Barrick formalizes Placer bid; analyst upbeat on price
Released : Nov 11, 2005 1:39 PM
Canada-based miner Barrick Gold (NYSE: ABX) announced it has filed with securities regulators in Canada and the US a formal bid to acquire 100% of fellow Canadian Placer Dome (NYSE: PDG).
The offer allows Placer shareholders to choose either US$20.50 in cash or 0.7518 of a Barrick common share plus US$0.05 in cash for each common share in Placer, Barrick said in a statement.
The deal is worth some US$9bn, which is a fantastic offer, according to Haywood Securities analyst Kerry Smith.
"I think those shareholders should kiss the ground. The stock has been an absolute pig for two years and somebody's lobbed in a premium bid. The shareholders will all tender, for sure. It's only a question of whether they'll tender to this bid or a slightly higher bid," Smith said.
There is a market expectation that Barrick did not make the best bid possible on a hostile basis. "I think the market is expecting that Placer Dome will go to Barrick and say, 'Look, give us an extra buck a share and let's make it a friendly deal,'" Smith said.
NO OTHER BIDS
"Placer's board, they've got their advisors out there beating the bushes looking for another bid, and I think they're going to find out in the next week or two there is no other bid," according to Smith.
Many of Placer Dome's operations are complementary to Barrick's, meaning the latter would be able to realize significant synergies and thus is able to make a bid of such magnitude.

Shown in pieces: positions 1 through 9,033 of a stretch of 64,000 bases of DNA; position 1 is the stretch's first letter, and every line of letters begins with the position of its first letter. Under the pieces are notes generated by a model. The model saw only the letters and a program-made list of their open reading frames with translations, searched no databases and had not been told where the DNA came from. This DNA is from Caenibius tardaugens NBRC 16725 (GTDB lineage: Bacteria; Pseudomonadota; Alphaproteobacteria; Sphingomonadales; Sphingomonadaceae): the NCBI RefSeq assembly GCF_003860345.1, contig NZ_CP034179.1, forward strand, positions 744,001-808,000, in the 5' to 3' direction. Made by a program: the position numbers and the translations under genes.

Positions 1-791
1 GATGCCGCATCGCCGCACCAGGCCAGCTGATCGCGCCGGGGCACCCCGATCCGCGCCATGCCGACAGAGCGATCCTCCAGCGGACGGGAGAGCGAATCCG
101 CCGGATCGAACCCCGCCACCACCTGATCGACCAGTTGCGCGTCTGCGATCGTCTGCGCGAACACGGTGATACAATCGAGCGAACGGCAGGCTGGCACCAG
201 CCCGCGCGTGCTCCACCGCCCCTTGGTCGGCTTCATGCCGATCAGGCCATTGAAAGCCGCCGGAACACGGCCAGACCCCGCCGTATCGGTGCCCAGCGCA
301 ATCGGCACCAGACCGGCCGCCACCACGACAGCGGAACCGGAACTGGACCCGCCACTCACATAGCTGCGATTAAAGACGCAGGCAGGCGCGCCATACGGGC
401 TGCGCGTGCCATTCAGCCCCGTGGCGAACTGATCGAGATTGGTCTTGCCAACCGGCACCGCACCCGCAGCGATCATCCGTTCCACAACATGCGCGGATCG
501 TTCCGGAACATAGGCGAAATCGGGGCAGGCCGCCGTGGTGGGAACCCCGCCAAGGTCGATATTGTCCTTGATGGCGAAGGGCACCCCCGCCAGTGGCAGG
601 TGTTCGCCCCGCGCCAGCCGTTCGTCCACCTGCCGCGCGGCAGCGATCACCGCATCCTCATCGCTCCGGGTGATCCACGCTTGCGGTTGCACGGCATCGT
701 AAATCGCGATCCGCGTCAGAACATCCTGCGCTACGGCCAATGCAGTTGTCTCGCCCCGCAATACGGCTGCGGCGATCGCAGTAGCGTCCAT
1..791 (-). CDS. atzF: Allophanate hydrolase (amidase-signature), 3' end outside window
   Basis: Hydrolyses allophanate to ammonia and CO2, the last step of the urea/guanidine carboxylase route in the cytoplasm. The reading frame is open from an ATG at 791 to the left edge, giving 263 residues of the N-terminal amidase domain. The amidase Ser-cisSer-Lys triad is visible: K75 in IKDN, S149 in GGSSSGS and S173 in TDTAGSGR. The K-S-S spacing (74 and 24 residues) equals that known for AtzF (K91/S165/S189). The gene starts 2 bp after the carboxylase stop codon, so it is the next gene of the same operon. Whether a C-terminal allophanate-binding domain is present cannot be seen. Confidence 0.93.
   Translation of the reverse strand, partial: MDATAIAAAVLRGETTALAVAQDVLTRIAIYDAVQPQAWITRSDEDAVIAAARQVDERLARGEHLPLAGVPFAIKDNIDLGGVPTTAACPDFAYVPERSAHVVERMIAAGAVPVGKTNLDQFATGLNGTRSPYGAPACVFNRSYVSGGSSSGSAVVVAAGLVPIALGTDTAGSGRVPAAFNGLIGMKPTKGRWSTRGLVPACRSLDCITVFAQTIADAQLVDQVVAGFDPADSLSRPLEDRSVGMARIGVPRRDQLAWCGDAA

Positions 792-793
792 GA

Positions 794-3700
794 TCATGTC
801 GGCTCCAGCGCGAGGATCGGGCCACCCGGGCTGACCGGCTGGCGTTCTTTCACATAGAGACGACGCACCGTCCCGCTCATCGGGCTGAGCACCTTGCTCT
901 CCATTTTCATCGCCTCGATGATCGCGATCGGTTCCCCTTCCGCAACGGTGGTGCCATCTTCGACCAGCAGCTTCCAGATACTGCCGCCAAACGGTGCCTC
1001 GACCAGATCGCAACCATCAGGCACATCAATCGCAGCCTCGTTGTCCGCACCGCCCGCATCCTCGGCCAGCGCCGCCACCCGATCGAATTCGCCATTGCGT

Also key is Barrick's partnering with Canadian Goldcorp (TSX: G), which has agreed to pay US$1.35bn for a number of Placer assets, including 40% of the Pueblo Viejo mine development project in the Dominican Republic and a 50% stake in La Coipa in Chile.
Potential synergies for Goldcorp allow the company to pay more for those assets than any other company, meaning its partnership with Barrick "is one of the critical pieces of the whole puzzle," Smith said.
"To me, the only other legitimate bidder would be [US miner] Newmont, because they certainly could get similar synergies in Nevada and Australia," he said.
"I think for Newmont, having Barrick vault ahead of them as the [world's] largest [gold] producer, that is something that I think [Newmont director] Pierre Lassonde would not want to happen unless he absolutely can't avoid it."
But Newmont (NYSE: MEM) could surpass Barrick's post-acquisition output by buying out its partner at the Yanacocha mine in Peru or acquiring the Gabriel mine in Romania, which would be far more efficient than purchasing Placer Dome, Smith said.
The cash component of Barrick's offer amounts to some US$1.2bn, and would be recuperated upon Goldcorp's US$1.35bn payment. The rest of the acquisition would be paid through stock issue.
In addition, Barrick has some US$1.3bn of working capital, so funding will not be an issue, Smith said.
Placer Dome has advised its shareholders not to act on the offer until the board evaluates it and makes recommendations.